Another chronically ill friend once said that the meds-only faction and the herbs-only faction squabbling over chronically ill people who don’t want their opinions remind her of Plants Versus Zombies, an image I love.

So now I am depressed, and back to anxious, and severely exhausted, as well as humiliated that the plants and the zombies are cross with me. I will probably at least have gotten on top of the exhaustion by tomorrow. I will adjust my regimen right now and call my doctor if nothing gets better.

I couldn’t drive into Pittsburgh to church today with all the dizziness, even if I’d wanted to go. I couldn’t even sit up for most of the afternoon, so I just drowsed in bed. I had the kind of deep, vivid, ominous dreams I usually get when I’ve had a bad fever or when I’m having trouble eating or I’ve taken sleep medication.

I dreamed I was with my grandfather, the wonderful one, the one who had an orchard and a glorious garden on a triple lot. We were in a garden, but it wasn’t his. It was one I’d never seen before. We were walking among flowering trees that don’t really exist but I wish they did : dwarf apple trees with silver leaves and milky pink blossoms bigger than hibiscus, bigger than a cake plate, somehow dropping a snow of normal-sized petals as we walked by. The grass blow our feet was white with frost but it was warm to walk on. There were birds of all kinds darting between the trees. One of them perched on the tree right before my eyes– an oriole like the ones in the community garden, but all the yellow parts were white.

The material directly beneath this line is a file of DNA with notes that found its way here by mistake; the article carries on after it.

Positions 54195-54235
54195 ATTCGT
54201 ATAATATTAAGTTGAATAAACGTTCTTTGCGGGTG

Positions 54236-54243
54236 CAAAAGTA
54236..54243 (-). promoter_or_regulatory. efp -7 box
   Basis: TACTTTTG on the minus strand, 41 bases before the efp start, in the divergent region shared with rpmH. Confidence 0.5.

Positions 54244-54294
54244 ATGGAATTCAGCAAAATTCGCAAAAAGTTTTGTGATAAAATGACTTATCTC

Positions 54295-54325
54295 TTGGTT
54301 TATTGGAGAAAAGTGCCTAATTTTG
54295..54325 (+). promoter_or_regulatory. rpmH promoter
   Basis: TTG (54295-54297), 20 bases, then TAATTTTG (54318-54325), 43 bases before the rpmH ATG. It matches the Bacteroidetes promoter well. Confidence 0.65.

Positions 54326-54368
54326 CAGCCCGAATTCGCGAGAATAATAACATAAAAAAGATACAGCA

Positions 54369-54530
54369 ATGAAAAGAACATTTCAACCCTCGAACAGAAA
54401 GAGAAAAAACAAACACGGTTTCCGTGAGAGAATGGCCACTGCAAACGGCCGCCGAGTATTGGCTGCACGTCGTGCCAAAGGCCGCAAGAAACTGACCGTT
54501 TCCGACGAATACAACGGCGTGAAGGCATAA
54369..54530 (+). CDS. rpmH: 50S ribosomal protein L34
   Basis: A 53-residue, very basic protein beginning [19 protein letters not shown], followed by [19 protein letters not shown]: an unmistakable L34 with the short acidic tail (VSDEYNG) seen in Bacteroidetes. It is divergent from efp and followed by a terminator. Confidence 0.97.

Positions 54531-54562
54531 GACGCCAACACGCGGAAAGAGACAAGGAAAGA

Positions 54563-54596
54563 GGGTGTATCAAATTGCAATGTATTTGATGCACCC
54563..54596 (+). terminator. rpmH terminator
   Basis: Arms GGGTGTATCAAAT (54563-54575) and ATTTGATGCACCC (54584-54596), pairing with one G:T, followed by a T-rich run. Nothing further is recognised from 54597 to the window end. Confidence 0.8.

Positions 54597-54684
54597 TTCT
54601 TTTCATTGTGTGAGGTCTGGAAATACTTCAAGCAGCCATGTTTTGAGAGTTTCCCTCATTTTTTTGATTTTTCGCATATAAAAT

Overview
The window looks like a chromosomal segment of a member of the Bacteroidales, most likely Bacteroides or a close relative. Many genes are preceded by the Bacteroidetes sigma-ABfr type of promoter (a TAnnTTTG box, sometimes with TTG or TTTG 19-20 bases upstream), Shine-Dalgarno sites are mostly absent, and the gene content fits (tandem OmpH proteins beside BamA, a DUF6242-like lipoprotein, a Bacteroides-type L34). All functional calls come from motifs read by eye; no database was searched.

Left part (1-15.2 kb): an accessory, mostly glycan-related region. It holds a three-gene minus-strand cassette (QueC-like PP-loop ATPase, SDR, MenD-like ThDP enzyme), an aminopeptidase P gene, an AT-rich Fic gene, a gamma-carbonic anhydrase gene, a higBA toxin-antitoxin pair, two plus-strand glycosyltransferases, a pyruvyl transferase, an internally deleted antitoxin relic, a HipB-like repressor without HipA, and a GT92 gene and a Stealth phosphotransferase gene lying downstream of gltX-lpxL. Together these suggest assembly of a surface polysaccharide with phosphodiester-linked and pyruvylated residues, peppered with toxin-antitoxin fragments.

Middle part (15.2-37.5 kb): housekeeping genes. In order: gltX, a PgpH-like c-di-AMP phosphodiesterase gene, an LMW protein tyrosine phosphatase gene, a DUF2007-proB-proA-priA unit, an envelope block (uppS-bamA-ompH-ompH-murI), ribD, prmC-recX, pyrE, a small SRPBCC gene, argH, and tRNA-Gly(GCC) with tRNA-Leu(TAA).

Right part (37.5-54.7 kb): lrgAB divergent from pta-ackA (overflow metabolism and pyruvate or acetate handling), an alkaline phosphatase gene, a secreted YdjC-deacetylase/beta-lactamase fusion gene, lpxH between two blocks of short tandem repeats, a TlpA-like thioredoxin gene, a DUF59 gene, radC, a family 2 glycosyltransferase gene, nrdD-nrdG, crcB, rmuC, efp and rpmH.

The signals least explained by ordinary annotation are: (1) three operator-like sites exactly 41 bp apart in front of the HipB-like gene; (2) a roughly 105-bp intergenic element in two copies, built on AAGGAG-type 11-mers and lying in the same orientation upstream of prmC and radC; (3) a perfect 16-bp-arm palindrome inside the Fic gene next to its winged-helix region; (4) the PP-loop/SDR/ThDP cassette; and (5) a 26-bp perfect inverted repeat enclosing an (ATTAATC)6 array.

“Conversion is turning around,” said somebody, not my grandfather, from behind me as I stared at the oriole. “Conversion is turning around. Conversion is turning around.”

I woke up with a start, in my bedroom, in the detested rental house in miserable LaBelle, in Steubenville where there are no magical trees and nothing is as it should be.

I’ve been thinking of that phrase all the rest of the day, as I prop myself up and play games on my phone. I’ve heard it before.

I think it was first pointed out to me by a friend, many years ago, when Adrienne was a baby. I went home and looked it up and she’s right: conversion comes straight from a Latin word that means “turned around.” That’s what you do when you have a conversion. It doesn’t mean you beat yourself up or feel guilty or humiliate yourself with public penance. You realize that things are wrong, and you turn around to do it right. We are supposed to live lives of continuous conversion, but that doesn’t mean what you think it means. It means constantly orienting yourself to get it right, that’s all.

That’s the sermon I got when I wasn’t in church today.

That’s what I did when I should have been writing.

And we’ll see where we go from there.

 

 

image via Pixabay

Mary Pezzulo is the author of Meditations on the Way of the Cross, The Sorrows and Joys of Mary, and Stumbling into Grace: How We Meet God in Tiny Works of Mercy.